Why do we need to raise the age from 10-14?

Beyond Federal, State and Territory governments’ obligations under international law and ethical responsibility towards these kids, there is much evidence which highlights the urgent need for reform. There are documented and extensive adverse impacts of imprisoning children at a young age. Suffering great emotional harm at such a formative age can inflict lasting damage upon the wellbeing of a child. These children are far less likely to complete their education or find employment. Medical professionals also emphasise that children of such a young age do not have the capacity to fully understand the consequences and severity of their actions. All these factors result in a shocking 94% of children imprisoned between the ages of 10 to 12  receiving another prison sentence before they even reach adulthood. Locking kids up does not reduce the likelihood to offend. Instead it steers them on a path towards reoffending.

What is being done to change this?

The Raise the Age campaign is a coordinated effort by Australian organisations all working to lift the criminal age of responsibility to the internationally accepted minimum of 14. Amnesty International Australia is one of the organisations actively campaigning to raise the age.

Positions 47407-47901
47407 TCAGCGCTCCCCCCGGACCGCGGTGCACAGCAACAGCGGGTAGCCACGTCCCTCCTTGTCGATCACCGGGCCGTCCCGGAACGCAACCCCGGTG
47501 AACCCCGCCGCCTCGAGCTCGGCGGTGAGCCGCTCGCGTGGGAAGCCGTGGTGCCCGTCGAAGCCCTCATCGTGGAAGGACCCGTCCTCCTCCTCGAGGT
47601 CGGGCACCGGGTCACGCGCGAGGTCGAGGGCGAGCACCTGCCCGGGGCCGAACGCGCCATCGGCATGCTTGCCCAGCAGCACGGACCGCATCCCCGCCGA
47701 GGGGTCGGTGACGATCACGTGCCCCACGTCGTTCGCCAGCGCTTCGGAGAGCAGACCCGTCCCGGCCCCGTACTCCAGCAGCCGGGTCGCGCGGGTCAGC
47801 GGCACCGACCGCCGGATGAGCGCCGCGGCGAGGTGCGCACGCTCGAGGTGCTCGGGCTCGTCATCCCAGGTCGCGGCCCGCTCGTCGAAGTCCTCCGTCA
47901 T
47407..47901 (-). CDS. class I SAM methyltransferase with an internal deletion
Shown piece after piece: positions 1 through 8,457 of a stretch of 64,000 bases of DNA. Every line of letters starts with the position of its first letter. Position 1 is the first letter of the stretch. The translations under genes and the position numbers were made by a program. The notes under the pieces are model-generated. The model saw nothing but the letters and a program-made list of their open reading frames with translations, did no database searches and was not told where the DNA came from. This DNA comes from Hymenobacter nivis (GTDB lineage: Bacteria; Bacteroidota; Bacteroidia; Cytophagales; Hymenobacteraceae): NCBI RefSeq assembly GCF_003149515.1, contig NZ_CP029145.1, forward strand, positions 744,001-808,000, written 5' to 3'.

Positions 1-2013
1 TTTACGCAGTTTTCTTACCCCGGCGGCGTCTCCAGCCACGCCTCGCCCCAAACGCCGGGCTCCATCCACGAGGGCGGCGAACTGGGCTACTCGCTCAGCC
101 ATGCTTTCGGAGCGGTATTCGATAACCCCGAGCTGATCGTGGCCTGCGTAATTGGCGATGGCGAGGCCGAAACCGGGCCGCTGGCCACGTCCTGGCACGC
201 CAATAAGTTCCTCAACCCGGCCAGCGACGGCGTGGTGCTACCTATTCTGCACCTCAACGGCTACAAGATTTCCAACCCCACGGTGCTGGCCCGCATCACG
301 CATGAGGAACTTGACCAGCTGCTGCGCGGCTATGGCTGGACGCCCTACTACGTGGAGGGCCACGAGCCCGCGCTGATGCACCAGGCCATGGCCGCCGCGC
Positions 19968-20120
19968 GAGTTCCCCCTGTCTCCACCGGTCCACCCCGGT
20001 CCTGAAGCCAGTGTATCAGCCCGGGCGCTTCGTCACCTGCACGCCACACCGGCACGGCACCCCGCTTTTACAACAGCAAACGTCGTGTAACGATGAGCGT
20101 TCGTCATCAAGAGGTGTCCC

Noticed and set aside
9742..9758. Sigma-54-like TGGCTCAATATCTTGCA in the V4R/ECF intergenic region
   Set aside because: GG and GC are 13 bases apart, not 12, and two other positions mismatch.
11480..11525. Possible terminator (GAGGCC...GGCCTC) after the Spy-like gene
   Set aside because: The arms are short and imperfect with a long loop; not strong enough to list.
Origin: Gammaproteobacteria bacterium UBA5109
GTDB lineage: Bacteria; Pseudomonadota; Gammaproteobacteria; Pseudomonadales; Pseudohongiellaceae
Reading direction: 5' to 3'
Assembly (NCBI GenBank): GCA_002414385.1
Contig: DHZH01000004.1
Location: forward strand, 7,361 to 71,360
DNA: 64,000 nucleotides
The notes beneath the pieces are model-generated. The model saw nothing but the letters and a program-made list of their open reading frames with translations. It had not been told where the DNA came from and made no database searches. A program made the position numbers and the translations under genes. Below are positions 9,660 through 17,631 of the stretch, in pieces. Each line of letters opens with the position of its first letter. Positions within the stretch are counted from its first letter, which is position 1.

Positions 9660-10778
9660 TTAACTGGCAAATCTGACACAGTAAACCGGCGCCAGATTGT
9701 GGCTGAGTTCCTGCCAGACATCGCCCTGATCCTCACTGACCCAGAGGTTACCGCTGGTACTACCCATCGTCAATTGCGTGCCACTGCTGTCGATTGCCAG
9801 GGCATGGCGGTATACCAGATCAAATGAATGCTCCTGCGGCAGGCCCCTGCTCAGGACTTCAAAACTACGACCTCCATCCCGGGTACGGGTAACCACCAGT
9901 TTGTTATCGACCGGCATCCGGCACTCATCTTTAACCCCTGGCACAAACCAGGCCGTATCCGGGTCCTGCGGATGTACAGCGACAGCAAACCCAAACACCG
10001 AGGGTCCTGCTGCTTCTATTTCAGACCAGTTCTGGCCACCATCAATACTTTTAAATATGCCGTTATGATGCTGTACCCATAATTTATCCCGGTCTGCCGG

In December 2019, the Council of the Attorneys-General (CAG) established a review into this issue. However, this review has been anything but transparent. The results of this review were first deferred in July of 2020. Now CAG has been accused of hiding submissions which are supportive of reform. Despite receiving more than 90 submissions, CAG has not released a single report, despite multiple formal requests from the Senate. These actions follow “two-and-a-half years of inaction and delay” by CAG and the federal and state governments, during which time approximately 600 children under 14 remain behind bars. In response, 48 organisations publicly released their submissions, which all detailed the importance of raising the age and the dangers of early entry into the criminal system. 96% of these organisations highlighted the overrepresentation of Indigenous children as a predominant concern in their advocacy for lifting the age. 

Amnesty International Australia has called on the Australian government to meet its obligations under international law and put the needs of the child first by raising the age of criminal responsibility from 10 to 14 years. The federal government has shirked its duty to these children by asserting that it is a state issue. However, the Attorney General has the capacity to enact meaningful change and prevent many Indigenous children from forming lifelong ties to the criminal justice system. CAG should accept the evidence and submissions provided by these organisations and raise the age nationally.

The age of criminal responsibility does not prioritise ‘safety’ or ‘justice’, rather it risks the wellbeing and future of young children. 

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Australia: stop locking up 10 year-olds in prison